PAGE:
Saturday, May 7, 2011
Thursday, May 5, 2011
One of the great things about technology is that it has vastly improved customer service. I can order products, pay, track shipments, get support, do just about everything from my laptop to smart-phone. So, why is it that some medical facilities are still hopelessly behind the technology curve?
Mind you, not all are. For example, I can get all my test results online which is far faster and more convenient than it used to be. But this post is about simple, run of the mill, customer service - the sweet spot if you will - of this blog. Although it has been awhile, alas, I come with yet another story of healthcare customer service gone awry!
I practice Informed, Self-directed Healthcare (ISH). I take responsibility for my health! I consider doctors as specialized consultants I pay to keep me informed and help me make decisions - not dictators who tell me what I MUST do. This is not unlike the way I characterize lawyers. I see a lot of doctors, take their advice, do a great deal of independent research, and render my own opinion.
Recently, I saw a functional medicine doc. He did a fecal analysis test to delve into my stomach problems (after my GI doc threw up his hands and could not provide a diagnosis) which came back with suspicious results for heavy metals. We followed up with a Urine Toxic Metals test that revealed high levels of mercury and lead and an elevated level of arsenic. I thought, in the interest of continuum of care, that I should share these results with my hematologist (I have macrocytotic anemia), gastroenterologist (for my stomach problems of unknown etiology), and my GP. This is where the "fun" starts.
I contacted my hematologist's nurse who asked if I could fax the results. "Fax?," I said, "Who uses a fax anymore? How about if I scan the results and sent it to you as a PDF via e-mail?" She promptly provided an e-mail address and said she would print out a copy and enter the file into the electronic system (they have a completely digital records system but some docs STILL like paper). Then I contacted my GP's nurse who is at the same facility. She would not even consider an e-mail and refused to provide an e-mail address (which I could have guessed since they use the first initial and last name "at" the center name ".com." She had to have a fax. Keep in mind that this is the same medical center with all the same systems. Seems to me that she would have to scan the paper fax to create the electronic record I was willing to send her. What, is she trying to protect, someone's scanning job? My GI's nurse did not even have external e-mail! How in God's name can you run ANY business without the ability to accept external e-mail? Yikes!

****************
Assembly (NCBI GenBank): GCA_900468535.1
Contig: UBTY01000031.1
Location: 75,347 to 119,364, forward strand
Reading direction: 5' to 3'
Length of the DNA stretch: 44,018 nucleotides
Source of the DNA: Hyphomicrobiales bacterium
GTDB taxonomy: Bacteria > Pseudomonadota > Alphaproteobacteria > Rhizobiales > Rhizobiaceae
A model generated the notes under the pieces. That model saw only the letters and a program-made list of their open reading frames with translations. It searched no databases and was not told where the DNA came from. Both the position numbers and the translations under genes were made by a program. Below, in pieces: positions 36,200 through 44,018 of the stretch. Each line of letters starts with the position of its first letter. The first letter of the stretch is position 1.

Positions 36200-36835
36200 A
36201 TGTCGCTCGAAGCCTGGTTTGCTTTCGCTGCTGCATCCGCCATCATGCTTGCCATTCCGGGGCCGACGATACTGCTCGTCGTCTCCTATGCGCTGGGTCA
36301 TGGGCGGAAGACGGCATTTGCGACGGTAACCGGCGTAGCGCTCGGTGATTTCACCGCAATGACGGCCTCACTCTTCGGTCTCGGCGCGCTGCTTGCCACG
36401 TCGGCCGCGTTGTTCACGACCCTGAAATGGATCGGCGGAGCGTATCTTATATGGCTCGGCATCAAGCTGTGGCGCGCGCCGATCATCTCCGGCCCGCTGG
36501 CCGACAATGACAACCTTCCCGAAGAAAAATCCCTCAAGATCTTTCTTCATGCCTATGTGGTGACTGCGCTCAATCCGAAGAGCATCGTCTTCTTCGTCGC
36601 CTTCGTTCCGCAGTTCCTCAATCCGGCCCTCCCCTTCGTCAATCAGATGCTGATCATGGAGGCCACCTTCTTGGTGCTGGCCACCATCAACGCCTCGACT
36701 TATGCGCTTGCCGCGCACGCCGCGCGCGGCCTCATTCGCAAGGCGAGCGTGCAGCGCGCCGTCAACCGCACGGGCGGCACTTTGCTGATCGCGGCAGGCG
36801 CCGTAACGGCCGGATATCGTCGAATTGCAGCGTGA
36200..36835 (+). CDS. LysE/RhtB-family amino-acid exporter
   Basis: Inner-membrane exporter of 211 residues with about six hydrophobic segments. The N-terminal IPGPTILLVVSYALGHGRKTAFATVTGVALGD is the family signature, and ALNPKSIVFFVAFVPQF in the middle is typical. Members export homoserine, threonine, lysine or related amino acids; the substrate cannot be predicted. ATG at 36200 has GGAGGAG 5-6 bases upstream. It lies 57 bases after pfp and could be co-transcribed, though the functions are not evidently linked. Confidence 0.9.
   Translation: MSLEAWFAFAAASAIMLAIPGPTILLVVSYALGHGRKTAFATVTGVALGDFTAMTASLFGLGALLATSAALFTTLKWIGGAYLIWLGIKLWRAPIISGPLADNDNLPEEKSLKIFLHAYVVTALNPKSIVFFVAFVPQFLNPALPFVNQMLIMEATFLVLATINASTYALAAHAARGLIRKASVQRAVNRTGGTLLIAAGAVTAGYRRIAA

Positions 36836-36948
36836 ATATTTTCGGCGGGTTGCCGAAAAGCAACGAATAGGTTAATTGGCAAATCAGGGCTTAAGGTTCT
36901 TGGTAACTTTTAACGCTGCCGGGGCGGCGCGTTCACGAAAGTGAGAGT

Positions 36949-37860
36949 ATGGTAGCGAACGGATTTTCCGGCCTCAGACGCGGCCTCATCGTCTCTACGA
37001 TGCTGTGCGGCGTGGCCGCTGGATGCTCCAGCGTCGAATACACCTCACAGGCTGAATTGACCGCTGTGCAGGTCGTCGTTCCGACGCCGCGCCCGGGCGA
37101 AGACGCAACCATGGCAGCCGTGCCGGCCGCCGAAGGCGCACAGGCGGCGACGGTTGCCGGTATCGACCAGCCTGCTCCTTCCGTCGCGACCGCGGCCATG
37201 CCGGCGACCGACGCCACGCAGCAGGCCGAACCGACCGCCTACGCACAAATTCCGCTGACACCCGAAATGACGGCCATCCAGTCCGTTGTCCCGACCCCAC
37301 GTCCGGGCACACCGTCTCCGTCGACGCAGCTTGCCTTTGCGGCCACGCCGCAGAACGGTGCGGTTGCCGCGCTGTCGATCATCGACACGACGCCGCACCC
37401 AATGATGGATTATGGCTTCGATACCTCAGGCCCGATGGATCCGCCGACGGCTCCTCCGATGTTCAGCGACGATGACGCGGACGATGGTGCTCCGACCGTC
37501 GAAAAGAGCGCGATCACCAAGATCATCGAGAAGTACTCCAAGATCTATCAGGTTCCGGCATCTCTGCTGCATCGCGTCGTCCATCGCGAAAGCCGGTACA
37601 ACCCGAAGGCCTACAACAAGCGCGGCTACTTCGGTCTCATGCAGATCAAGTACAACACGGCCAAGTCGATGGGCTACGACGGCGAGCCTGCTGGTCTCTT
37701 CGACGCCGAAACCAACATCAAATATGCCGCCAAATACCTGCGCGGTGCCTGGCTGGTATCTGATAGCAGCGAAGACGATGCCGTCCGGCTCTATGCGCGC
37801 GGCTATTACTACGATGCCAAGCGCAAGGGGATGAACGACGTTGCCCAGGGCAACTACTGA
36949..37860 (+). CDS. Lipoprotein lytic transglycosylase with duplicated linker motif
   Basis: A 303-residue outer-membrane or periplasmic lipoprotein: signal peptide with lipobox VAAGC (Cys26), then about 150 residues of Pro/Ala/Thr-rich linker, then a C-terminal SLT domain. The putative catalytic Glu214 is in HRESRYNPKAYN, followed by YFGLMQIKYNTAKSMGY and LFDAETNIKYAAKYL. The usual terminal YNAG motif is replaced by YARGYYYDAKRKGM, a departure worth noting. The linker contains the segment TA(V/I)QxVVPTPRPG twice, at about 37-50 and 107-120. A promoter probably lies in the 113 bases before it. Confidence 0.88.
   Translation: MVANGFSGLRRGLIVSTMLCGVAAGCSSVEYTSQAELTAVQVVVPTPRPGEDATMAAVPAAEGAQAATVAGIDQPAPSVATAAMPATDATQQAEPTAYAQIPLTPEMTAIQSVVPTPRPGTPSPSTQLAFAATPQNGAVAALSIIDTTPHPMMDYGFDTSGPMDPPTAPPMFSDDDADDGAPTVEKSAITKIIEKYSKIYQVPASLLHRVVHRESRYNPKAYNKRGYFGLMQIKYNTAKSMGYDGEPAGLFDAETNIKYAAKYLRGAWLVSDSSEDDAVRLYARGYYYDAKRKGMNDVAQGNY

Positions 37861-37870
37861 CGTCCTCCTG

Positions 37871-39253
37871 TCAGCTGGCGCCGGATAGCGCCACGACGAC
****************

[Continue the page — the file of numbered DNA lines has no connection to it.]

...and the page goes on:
Now, you may be thinking this is a HIPAA issue so I checked with a lawyer. Since I am sending the info willingly by e-mail it is a de facto waiver of any expectation of privacy. I explained that e-mail is actually more secure! The e-mail goes ONLY to the person I send it to when a fax just sits on a machine for ANYONE to see.
The bottom-line is that I am e-mailing to the hematologist's nurse who offered to make a paper copy for my GP's nurse who will turn around and scan it into their digital system. Ya, that's REAL efficient. Since my GI's office is just down the road from my cardiologist's office (Doc Davis of Track Your Plaque fame) I will drop it off the next time I am at his office (which is thankfully frequent as we talk often).
And people wonder why healthcare is so expensive! Sheesh!
Looking out for your health,
Posted by HeartHawk at 10:29 PM